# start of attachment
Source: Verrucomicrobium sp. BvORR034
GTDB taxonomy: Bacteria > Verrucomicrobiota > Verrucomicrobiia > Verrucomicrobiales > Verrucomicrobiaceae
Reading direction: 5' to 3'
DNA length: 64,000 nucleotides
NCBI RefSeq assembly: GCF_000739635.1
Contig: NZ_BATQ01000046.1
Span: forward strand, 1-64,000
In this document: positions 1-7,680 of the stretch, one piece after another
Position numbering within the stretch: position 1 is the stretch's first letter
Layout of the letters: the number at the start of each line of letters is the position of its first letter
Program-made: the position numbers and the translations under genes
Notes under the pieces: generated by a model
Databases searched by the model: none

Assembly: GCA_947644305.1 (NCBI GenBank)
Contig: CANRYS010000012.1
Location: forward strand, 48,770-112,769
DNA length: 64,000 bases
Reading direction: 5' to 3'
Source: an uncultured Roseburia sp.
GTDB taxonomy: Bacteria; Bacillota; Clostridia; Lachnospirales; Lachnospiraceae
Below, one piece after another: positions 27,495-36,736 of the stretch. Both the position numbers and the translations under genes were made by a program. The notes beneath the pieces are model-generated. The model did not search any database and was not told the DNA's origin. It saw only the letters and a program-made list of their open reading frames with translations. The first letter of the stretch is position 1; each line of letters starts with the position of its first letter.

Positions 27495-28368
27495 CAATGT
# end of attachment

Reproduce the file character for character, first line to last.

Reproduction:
Source: Verrucomicrobium sp. BvORR034
GTDB taxonomy: Bacteria > Verrucomicrobiota > Verrucomicrobiia > Verrucomicrobiales > Verrucomicrobiaceae
Reading direction: 5' to 3'
DNA length: 64,000 nucleotides
NCBI RefSeq assembly: GCF_000739635.1
Contig: NZ_BATQ01000046.1
Span: forward strand, 1-64,000
In this document: positions 1-7,680 of the stretch, one piece after another
Position numbering within the stretch: position 1 is the stretch's first letter
Layout of the letters: the number at the start of each line of letters is the position of its first letter
Program-made: the position numbers and the translations under genes
Notes under the pieces: generated by a model
Databases searched by the model: none

Assembly: GCA_947644305.1 (NCBI GenBank)
Contig: CANRYS010000012.1
Location: forward strand, 48,770-112,769
DNA length: 64,000 bases
Reading direction: 5' to 3'
Source: an uncultured Roseburia sp.
GTDB taxonomy: Bacteria; Bacillota; Clostridia; Lachnospirales; Lachnospiraceae
Below, one piece after another: positions 27,495-36,736 of the stretch. Both the position numbers and the translations under genes were made by a program. The notes beneath the pieces are model-generated. The model did not search any database and was not told the DNA's origin. It saw only the letters and a program-made list of their open reading frames with translations. The first letter of the stretch is position 1; each line of letters starts with the position of its first letter.

Positions 27495-28368
27495 CAATGT